On Sunday morning, I received an early phone call from the son of a client, informing me that his father, my client, had passed away. It was sad news, but not shocking; he had been ill for some time. The primary reason for calling me, however, wasn’t just to inform me of the loss. The son was locked out of his father’s iPhone, where critical documents and photos were kept. And despite having worked with me earlier to document his passwords for services like Netflix and Gmail, my client never shared with me the PIN to unlock his iPhone.
When we set up devices like smartphones, we are typically asked to enter a small (usually 4- to 6-digit) sequence of numbers. This is our Personal Identification Number (PIN), required to unlock the phone. Newer models add to this security by incorporating biometric methods like fingerprints and even facial recognition; but at the end of the day, that PIN is still there, keeping that critical data safe.
For more, here is Apple’s page: “Use a passcode with your iPhone, iPad, or iPod touch.”
In many cases, users can “opt out” of assigning a PIN to their phones; but by default, the step of setting up a PIN is part of the “new phone setup” process. At that point, we just type in whatever number we usually use, and we almost never write that number down.
Don’t laugh; yours probably isn’t that much better.
I have clients who type their PINs so often and so rapidly, the process is now muscle memory. If asked what that number is, they actually have to take a moment to recall it.
Instinctively tapping the keys in the correct pattern may make for a speedy unlocking process, but it does nobody any good if the phone’s owner takes that PIN to the grave.
When Syed Rizwan Farook died in a battle with police following his December 2015 terrorist attack in San Bernardino, the first course of action the police took was to attempt to unlock his iPhone, hoping to learn more about his motivations for killing 14 people and injuring 22 more. Unfortunately, the iPhone’s security measures meant that they would not be able to get in through conventional methods.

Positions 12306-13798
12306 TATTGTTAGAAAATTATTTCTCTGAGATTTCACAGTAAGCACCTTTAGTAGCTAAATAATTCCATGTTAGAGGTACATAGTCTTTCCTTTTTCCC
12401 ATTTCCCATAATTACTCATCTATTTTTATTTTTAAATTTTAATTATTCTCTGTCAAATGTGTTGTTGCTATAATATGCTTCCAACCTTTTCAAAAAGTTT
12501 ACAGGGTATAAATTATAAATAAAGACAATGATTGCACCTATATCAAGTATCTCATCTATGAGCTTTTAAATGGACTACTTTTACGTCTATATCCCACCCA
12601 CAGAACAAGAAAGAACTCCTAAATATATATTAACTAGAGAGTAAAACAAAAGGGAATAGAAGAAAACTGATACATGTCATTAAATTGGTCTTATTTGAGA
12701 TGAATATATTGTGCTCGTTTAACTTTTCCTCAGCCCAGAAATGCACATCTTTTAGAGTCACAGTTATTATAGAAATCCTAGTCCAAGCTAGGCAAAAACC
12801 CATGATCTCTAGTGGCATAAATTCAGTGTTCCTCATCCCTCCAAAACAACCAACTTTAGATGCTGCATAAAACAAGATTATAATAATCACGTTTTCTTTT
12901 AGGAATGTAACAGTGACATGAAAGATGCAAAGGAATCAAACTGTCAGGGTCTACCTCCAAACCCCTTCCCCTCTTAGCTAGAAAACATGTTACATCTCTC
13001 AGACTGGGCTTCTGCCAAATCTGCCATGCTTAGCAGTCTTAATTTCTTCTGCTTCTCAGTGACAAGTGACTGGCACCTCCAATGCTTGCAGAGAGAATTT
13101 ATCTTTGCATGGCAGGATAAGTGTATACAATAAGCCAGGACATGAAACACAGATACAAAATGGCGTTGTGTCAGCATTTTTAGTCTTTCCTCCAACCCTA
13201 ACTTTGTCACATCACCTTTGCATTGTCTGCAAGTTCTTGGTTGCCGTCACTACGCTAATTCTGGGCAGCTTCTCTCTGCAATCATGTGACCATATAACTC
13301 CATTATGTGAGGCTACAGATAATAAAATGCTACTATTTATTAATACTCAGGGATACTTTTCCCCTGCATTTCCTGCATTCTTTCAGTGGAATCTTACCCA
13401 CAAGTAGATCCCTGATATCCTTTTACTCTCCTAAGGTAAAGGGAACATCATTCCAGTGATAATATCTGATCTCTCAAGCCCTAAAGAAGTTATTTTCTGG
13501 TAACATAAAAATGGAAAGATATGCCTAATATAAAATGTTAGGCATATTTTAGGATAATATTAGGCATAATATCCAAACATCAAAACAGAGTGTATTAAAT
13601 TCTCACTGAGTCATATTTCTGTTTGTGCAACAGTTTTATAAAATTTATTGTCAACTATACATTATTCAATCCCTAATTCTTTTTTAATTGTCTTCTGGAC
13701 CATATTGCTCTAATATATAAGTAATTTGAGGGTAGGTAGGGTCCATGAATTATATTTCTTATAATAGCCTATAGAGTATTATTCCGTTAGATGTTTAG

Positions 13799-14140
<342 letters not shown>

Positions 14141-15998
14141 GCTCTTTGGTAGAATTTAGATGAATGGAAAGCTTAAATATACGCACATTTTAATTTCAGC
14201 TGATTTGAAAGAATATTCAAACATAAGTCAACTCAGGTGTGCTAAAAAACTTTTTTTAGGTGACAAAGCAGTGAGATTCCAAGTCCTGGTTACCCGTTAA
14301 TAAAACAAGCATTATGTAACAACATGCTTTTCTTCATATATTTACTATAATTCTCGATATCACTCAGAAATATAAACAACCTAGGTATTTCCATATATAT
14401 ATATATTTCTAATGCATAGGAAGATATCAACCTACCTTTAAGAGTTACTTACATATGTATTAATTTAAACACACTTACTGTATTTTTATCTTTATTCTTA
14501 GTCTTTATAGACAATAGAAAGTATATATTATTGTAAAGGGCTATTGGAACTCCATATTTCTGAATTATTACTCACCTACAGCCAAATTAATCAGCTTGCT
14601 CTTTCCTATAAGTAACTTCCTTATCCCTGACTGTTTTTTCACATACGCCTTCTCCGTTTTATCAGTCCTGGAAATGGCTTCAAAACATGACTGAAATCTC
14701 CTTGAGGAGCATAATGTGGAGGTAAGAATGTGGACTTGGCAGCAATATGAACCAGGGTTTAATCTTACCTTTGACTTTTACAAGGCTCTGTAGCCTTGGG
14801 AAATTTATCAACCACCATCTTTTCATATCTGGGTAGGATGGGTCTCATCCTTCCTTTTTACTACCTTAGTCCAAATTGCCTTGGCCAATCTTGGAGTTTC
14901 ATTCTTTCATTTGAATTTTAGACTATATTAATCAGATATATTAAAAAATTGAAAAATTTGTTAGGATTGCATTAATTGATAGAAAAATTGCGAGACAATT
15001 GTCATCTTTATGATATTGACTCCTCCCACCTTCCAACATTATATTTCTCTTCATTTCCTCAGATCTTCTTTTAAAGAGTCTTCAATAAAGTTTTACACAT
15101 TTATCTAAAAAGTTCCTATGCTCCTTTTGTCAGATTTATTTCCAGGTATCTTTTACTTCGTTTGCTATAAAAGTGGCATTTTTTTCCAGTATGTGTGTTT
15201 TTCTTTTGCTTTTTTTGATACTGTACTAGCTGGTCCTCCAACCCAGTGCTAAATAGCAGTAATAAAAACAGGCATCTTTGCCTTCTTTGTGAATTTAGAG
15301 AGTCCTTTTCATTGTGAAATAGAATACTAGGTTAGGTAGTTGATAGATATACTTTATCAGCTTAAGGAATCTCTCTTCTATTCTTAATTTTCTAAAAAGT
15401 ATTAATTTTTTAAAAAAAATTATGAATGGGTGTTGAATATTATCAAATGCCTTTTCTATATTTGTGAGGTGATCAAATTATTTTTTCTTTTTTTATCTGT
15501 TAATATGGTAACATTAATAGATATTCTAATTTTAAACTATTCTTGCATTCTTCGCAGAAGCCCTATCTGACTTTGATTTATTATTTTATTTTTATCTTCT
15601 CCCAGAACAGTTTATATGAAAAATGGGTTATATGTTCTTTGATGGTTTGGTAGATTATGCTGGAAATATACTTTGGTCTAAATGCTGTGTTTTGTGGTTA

From the Wikipedia article on the attack:
On February 9, 2016, the FBI announced that it was unable to unlock one of the mobile phones they had recovered because of the phone’s advanced security features. The phone was an iPhone 5C. … The FBI first asked the National Security Agency to break into the phone, but the NSA was unable to do so. As a result, the FBI asked Apple Inc. to create a new version of the phone’s iOS operating system that could be installed and run in the phone’s random access memory to disable certain security features. Apple declined due to its policy to never undermine the security features of its products.
The struggle between the authorities and Apple led to a public debate over safety vs. privacy, one that continues to this day—despite the FBI eventually employing third-party methods to unlock the phone.
If even the FBI has to undertake extraordinary measures to unlock a phone, it’s not going to be any easier for a layperson—and certainly not a layperson who is also coping with the death of a loved one.
While my client’s son had been led to believe that he may be able to convince Apple to unlock the phone by presenting them with a death certificate, I’m honestly not so sure. This relevant 2013 discussion on the Apple Communities page goes into the details on why the system works the way it does, and why it’s not as simple as having the store “unlock” it, the way they can unlock, for example, a Macintosh computer.
For the record, this is NOT how you get into a Mac without a password.
The lesson here is that a PIN is just as important as every other password you use on a daily basis, if not more so. So when you’re compiling your list of passwords (and here’s my article about how and why to do so), start by writing down all your PINs.
Your loved ones will thank you for sparing them that extra grief.